The Kayapo Bring Their Case to the United States

The Kayapó Bring Their Case to the United States

From 27 to 31 January 1988, the Florida Rain-forest Alliance, along with numerous other organizations, sponsored a symposium titled "Tropical Rainforests: Strategies for Wise Management" in Miami. The organizers invited two Kayapó Indian leaders from Brazil, Paulinho Paiakan and Kube-i Kayapó, to speak about how Amazonian Indians conserve and manage tropical resources. The two leaders had been suggested to the committee by Dr. Darrell Posey, an ethnobiologist with 12 years of experience studying natural resource management by indigenous peoples. Dr. Posey accompanied the two leaders to Miami to act as interpreter.

At the symposium, the Kayapó spoke with eloquence about the importance of tropical forests and rivers to their lives and voiced their profound concern at the alarming increase in deforestation, mining, lumbering, water pollution and large-scale development projects. Specifically, they mentioned the enormous hydroelectric dam projects - such as the Altamira-Xingu River complex that at a cost of $10.6 billion would flood 7.6 million hectares of land - 85 percent of which would be Indian lands. They also spoke of other recent projects, such as those that affected the Parakanan and Waiami-Atroari Indians. Since the Xingu complex of dams in much larger than either of those dams, the Kayapó were extremely concerned that the nine neighboring Indian groups in the Xingu River Basin would suffer and die as a result.

Present at the symposium were Barbara Bramble (National Wildlife Federation) and Bruce Rich (Environmental Defense Fund), who suggested to the Kayapó leaders that they go to Washington, DC, to plead their case directly to the World Bank and to those members of Congress who influence US policy toward the Bank. The Kayapó accepted the invitation and traveled to Washington at the expense of NWF and EDF. They repeated their concerns to leaders to Congress, the State and Treasury Departments, and four executive directors of the World Bank. Their itineraries were arranged by NWF and EDF.

Upon returning to Brazil, the two Kayapó and Dr. Posy were threatened with criminal action for having "criticized Brazilian Indian policy, denigrating the country's image abroad " by the Brazilian Federal Authorities. all three could be prosecuted under a special set of laws, dating from Brazil's military dictatorship, that govern the activities of foreigners within Brazil and specifically prohibit "foreigners" from becoming involved in internal political issues or questions of national interest. If prosecuted and found guilty, the two Kayapó and Dr. Posey could serve one to three years in prison and then be expelled from the country. This is the first time that Indians have ever been prosecuted as "foreigners" in 500 year of "White Man's" law in Brazil.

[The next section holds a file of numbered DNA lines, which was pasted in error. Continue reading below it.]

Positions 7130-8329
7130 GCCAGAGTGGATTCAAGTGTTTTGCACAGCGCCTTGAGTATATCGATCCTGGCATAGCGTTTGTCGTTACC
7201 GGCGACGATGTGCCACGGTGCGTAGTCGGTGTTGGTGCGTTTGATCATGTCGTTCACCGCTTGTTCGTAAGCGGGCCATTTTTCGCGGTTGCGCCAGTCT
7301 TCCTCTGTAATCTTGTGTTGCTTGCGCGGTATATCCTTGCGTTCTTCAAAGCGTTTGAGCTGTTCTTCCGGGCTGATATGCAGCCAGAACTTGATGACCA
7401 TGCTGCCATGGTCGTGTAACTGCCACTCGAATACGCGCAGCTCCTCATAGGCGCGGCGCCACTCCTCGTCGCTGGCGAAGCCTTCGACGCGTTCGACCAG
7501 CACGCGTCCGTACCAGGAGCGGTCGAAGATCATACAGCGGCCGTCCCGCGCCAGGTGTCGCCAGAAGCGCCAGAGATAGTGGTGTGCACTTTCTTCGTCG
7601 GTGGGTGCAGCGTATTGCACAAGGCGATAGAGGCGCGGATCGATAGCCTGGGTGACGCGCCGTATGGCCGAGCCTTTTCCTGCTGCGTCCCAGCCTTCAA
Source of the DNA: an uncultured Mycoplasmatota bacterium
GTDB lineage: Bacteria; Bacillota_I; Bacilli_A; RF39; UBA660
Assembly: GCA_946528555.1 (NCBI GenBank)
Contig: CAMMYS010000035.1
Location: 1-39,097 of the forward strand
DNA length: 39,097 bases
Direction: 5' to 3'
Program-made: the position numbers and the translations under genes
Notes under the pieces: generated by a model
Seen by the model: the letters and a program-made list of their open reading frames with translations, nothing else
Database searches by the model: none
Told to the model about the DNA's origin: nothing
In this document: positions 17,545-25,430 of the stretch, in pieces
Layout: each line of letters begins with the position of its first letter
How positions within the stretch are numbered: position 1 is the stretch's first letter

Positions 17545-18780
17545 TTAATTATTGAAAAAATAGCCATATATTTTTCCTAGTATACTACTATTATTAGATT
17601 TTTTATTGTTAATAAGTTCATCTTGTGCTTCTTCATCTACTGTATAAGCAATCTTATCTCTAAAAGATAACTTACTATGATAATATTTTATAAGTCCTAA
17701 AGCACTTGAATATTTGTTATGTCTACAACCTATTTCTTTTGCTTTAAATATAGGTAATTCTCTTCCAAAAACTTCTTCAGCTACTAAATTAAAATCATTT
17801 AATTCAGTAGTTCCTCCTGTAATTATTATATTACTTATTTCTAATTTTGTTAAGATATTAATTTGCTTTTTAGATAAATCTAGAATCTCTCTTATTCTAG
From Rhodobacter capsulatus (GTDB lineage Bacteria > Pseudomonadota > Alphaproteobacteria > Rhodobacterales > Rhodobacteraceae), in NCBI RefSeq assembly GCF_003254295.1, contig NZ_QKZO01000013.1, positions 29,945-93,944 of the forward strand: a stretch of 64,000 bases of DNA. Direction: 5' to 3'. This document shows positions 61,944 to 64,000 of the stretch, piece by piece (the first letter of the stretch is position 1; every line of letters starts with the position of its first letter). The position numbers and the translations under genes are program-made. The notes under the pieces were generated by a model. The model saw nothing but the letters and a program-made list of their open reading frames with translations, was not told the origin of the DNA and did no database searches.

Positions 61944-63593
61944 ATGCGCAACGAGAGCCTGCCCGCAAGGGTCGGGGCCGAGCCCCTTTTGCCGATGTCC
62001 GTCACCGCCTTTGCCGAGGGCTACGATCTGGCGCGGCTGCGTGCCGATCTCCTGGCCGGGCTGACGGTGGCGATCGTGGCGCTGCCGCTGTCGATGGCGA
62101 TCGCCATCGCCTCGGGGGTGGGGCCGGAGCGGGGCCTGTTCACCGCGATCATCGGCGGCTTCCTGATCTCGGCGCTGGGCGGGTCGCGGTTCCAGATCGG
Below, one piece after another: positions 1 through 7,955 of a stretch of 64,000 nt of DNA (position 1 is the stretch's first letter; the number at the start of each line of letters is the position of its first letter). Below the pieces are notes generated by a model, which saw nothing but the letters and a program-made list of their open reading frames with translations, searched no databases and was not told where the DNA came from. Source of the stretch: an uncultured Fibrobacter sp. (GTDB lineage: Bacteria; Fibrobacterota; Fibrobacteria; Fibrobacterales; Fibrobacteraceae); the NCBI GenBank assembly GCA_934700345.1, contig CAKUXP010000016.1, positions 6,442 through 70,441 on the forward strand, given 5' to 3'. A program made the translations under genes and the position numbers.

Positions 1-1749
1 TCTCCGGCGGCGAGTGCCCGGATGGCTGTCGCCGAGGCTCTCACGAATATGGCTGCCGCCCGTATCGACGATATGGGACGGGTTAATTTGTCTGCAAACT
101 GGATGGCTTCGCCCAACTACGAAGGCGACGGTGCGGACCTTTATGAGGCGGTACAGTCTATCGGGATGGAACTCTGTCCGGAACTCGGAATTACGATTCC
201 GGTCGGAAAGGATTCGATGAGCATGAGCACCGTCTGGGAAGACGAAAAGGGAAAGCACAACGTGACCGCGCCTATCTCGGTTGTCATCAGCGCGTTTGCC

The case has caused enormous repercussions both within Brazil and worldwide. The federal prosecutor has made the charges very specific - for example, criticisms by the Indians and Dr. Posey of the Altamira-Xingu River Hydroelectric loans to Brazil have delayed the loans, thereby provoking a national economic crisis.

Both Posey and Paiakan have given statements to the court beginning on 26 August. Kube-i has refused to appear in court until other Indian leaders from Brazil accompany him. Conservation, scientific, human rights and Indian groups are organizing to give solidarity to the three defendants More help is needed, however.

Contributions to the Kayapó Fund to help pay for legal expenses of the Kayapó and the travel expenses of hundreds of other Indians in support of the Kayapó at the next hearing can be sent to Cultural Survival, 11 Divinity Avenue, Cambridge, MA 02138. All contributions are tax deductible to the extent allowed by law.

Article copyright Cultural Survival, Inc.

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